Darin Conway Final 298_2

Darin Conway Final 298_2 - Effective Principals 1 The Role...

Info iconThis preview shows pages 1–4. Sign up to view the full content.

View Full Document Right Arrow Icon
Effective Principals 1 The Role of Leadership in Narrowing the Achievement Gap between Poorly-performing, High-poverty Schools and High- performing, Middle-income Schools. By Darin A. Conway A Social Work 298 Special Project Presented to the Faculty of the School of Social Work San Jose State University In Partial Fulfillment Of the Requirements for the Degree of Master of Social Work Amy D’Andrade April, 2009
Background image of page 1

Info iconThis preview has intentionally blurred sections. Sign up to view the full version.

View Full DocumentRight Arrow Icon
Effective Principals 2 Abstract This phenomenological research study examined the relationship between academic achievement at low performing, high poverty schools and changes implemented by a school leader. Schools located in high poverty areas whose test scores show improvement over time were selected for qualitative study to explore what school leaders do that may contribute to these improvements. Qualitative interviews were conducted with school leaders at the various schools to find common themes to understand the role played by the respective principals in contributing to the schools’ increased success. The Opportunities to Learn theory served as the theoretical framework describing how principals are able to improve overall school performance through creating increased opportunities for students to learn. The sample included 5 interview subjects who completed a demographics questionnaire and participated in open-ended interviews focusing on investigation of themes related to the principal’s impact on the school. This study explored the kinds of strategies employed by principals of high poverty, poorly performing schools to improve student academic performance. Qualitative analysis revealed that principals believe that data driven interventions have the most success in helping their schools’ improve academically. Principals also believe their increased presence on campus, in the classroom and within the community, all contribute to improving school performance by increasing support for the students both in and out of the classroom. The findings of this study can assist in providing the social work field with a clearer idea of where to begin focusing efforts at creating greater equality in education and narrowing the achievement gap.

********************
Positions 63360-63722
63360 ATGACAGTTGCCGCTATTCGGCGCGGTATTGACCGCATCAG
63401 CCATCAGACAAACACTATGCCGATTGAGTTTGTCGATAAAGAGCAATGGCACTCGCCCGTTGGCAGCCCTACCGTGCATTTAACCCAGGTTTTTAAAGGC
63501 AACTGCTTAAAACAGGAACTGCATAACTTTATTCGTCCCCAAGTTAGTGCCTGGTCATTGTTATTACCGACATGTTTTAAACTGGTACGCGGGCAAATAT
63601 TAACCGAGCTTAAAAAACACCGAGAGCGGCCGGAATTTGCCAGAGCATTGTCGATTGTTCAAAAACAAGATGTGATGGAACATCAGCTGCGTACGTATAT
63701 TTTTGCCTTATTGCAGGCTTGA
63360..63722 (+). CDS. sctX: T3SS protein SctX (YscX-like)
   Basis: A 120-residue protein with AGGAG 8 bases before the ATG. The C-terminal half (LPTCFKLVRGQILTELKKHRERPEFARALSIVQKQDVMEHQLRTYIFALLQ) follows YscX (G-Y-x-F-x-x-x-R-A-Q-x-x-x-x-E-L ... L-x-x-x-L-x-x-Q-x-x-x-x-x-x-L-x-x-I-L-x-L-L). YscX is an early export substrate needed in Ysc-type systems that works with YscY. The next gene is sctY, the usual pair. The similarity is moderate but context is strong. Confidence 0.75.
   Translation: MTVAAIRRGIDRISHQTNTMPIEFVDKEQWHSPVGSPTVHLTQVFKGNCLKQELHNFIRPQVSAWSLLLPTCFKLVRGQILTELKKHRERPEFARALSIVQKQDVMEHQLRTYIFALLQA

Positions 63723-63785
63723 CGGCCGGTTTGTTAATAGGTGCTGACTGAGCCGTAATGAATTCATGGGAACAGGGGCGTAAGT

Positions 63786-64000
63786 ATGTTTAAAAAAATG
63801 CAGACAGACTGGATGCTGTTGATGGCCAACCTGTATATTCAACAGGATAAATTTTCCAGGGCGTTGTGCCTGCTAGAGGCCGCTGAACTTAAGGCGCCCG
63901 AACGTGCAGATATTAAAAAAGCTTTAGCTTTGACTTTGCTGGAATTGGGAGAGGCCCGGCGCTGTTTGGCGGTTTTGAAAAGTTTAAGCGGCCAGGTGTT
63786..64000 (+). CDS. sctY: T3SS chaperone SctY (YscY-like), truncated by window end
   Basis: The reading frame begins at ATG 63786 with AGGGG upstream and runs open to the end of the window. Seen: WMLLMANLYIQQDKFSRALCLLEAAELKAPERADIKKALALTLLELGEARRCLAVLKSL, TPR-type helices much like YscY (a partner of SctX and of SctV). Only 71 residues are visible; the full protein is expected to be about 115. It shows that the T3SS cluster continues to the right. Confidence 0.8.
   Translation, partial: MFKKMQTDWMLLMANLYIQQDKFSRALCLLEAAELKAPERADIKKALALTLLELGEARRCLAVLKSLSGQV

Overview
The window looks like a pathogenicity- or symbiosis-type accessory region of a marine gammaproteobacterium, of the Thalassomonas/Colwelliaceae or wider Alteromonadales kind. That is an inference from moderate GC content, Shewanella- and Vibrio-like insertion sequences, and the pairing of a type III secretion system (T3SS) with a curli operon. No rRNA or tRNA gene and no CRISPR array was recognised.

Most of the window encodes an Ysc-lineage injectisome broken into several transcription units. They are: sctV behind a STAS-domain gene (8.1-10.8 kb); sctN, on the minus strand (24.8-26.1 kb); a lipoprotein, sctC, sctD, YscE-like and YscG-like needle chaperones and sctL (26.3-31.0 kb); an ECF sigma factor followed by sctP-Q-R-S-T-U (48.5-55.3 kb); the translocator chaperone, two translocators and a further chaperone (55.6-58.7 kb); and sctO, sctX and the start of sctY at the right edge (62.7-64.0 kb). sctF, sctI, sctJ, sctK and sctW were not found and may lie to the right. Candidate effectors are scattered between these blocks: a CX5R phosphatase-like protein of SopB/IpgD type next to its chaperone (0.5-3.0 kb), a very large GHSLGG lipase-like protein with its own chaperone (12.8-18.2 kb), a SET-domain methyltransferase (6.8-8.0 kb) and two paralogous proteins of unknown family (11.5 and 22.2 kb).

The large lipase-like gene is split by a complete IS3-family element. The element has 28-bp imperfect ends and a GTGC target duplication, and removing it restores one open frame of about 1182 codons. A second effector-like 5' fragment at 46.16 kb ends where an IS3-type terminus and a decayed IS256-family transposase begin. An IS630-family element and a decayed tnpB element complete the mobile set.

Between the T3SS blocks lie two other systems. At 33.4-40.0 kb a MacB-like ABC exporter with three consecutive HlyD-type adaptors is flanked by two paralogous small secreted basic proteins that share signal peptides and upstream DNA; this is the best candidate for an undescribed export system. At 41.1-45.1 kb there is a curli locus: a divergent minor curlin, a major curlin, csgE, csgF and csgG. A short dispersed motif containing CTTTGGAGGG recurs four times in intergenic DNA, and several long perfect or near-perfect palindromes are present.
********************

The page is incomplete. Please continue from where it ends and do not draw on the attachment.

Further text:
Background image of page 2
Effective Principals 3 Introduction There is an achievement gap in the nation’s school system based on income and racial status, with middle-income, white children consistently outperforming low-income, minority children. Our government has taken steps to rectify the situation, but their steps have been proven to be largely ineffective. In his fifth annual State of Education Address on January 22, 2008, the California State Superintendent of Public Instruction Jack O'Connell made closing the achievement gap his top priority for his second term in office (State of Education Address, 2008). In 2002 Bush enacted the “No Child Left Behind” (NCLB) policy, which pledged to eliminate the achievement gap entirely by 2014 by helping African American, Hispanic and poor children reach 100 percent proficiency in reading and math. Six years into
Background image of page 3

Info iconThis preview has intentionally blurred sections. Sign up to view the full version.

View Full DocumentRight Arrow Icon
Image of page 4
This is the end of the preview. Sign up to access the rest of the document.

Page1 / 39

Darin Conway Final 298_2 - Effective Principals 1 The Role...

This preview shows document pages 1 - 4. Sign up to view the full document.

View Full Document Right Arrow Icon
Ask a homework question - tutors are online